Last week Time Magazine got the talk shows buzzing when it quoted Joseph Sullivan, the principal of a Gloucester, Mass. high school, saying that the reason 17 girls were pregnant is that they’d made a pact:
By May, several students had returned multiple times to get pregnancy tests, and on hearing the results, “some girls seemed more upset when they weren’t pregnant than when they were,” Sullivan says. All it took was a few simple questions before nearly half the expecting students, none older than 16, confessed to making a pact to get pregnant and raise their babies together. Then the story got worse. “We found out one of the fathers is a 24-year-old homeless guy,” the principal says, shaking his head.
Today, Gloucester officials held a meeting on the situation and then announced there is no proof such a pact exists. Curiously, Sullivan wasn’t invited to the meeting.
But it appears the “pact” story didn’t originate there, but with the Gloucester Daily Times, whose editor, Ray Lamont writes:
Through stories and editorials, we have occasionally noted that at least some of the 18 girls who became pregnant this past school year did so intentionally, with the idea that it might be “cool” to “become moms” and raise the babies together. Could that be considered some sort of informal “pact”? Maybe. It depends on how formally one defines that word. But one thing has become certain over the past two days — that’s the fact that “pact” can certainly be a magic word. As soon as Time magazine reported the presence of a “pregnancy pact” — as its headline blared in its online edition Thursday — this story, which had already sparked local and some national talk about teen pregnancy and the distribution of contraceptives in schools, exploded worldwide.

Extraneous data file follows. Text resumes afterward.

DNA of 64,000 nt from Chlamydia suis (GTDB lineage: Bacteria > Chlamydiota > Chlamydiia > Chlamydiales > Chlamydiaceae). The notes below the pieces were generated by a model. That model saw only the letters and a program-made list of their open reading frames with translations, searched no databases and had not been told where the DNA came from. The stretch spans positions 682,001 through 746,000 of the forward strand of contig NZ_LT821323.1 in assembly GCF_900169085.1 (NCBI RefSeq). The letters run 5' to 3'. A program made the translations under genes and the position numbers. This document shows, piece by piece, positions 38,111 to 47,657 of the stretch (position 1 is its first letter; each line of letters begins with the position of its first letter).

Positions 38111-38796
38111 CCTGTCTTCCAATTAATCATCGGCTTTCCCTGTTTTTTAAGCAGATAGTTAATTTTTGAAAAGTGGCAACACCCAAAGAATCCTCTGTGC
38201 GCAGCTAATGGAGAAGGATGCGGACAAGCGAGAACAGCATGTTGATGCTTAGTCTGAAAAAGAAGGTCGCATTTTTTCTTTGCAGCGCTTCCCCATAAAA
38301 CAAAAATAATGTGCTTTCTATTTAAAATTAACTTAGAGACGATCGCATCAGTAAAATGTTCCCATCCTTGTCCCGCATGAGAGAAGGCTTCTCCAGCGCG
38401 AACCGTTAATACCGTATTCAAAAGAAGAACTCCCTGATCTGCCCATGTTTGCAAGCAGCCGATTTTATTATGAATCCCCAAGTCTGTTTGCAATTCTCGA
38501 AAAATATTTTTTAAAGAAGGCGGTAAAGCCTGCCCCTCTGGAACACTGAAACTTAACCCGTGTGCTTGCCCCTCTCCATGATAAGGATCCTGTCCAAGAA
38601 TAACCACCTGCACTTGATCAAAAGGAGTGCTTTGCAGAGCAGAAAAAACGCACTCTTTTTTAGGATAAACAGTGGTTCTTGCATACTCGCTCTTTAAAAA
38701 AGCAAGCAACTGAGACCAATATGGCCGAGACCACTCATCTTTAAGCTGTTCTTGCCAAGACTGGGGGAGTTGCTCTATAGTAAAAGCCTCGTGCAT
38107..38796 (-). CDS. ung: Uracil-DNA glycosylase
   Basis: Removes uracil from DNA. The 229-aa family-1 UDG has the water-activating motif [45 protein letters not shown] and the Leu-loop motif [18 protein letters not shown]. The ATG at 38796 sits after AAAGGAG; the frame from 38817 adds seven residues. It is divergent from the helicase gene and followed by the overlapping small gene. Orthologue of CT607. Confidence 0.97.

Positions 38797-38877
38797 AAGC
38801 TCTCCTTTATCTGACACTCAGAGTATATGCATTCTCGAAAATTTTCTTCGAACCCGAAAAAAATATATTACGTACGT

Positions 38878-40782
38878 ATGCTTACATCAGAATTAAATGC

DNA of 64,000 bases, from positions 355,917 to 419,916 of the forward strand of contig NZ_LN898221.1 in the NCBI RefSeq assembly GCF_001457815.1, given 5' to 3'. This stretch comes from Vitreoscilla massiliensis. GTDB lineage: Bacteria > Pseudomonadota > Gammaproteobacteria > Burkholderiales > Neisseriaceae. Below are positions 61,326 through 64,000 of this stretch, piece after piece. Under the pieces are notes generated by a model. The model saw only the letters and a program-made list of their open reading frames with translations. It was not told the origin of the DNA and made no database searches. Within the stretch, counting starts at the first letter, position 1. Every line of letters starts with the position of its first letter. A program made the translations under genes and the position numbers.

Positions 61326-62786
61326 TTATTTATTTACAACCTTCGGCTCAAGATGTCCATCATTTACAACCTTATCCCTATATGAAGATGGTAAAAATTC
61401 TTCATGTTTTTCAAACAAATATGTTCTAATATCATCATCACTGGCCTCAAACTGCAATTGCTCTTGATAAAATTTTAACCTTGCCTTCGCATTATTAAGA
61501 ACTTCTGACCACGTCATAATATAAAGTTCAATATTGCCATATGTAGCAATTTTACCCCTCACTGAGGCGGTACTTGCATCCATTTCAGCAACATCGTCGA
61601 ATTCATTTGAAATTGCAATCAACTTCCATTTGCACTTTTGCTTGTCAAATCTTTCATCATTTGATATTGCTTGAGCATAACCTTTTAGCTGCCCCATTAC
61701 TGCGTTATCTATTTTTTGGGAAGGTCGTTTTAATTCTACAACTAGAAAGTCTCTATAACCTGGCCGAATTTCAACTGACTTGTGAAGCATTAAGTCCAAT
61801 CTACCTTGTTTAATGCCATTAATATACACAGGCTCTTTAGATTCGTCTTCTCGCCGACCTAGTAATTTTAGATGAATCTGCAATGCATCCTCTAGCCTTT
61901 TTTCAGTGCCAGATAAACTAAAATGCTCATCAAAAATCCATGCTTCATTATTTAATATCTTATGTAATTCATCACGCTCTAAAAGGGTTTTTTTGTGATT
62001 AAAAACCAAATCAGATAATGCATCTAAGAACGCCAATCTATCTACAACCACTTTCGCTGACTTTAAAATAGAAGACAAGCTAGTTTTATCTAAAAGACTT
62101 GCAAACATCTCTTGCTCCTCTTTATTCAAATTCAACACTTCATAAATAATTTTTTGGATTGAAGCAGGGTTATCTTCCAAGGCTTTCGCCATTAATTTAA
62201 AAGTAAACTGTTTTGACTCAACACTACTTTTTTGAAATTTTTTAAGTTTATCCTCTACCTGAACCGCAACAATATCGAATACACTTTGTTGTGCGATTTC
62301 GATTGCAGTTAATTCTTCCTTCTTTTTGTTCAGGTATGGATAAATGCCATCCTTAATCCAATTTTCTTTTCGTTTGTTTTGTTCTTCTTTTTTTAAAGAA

The Gloucester paper reported in March that many of the girls who became preganant this year appeared to do it on purpose.
Lamont thinks everybody missed the story: that none of the girls dropped out of school, thanks in large measure to a now overcrowded (and certainly controversial) day care center at the school.
Even with the high number of pregnancies at the 1,200-student high school, the teen pregnancy rate is about 3 percent, not far from the 2.7% teen pregnancy rate reported in that city in 2006.
In Minnesota, according to statistics released by the Minnesota Organization on Adolescent Pregnancy, Prevention & Parenting, Minnesota’s teen birthrate in 2006 (the latest year for which statistics seem to be available) was 4.9 %.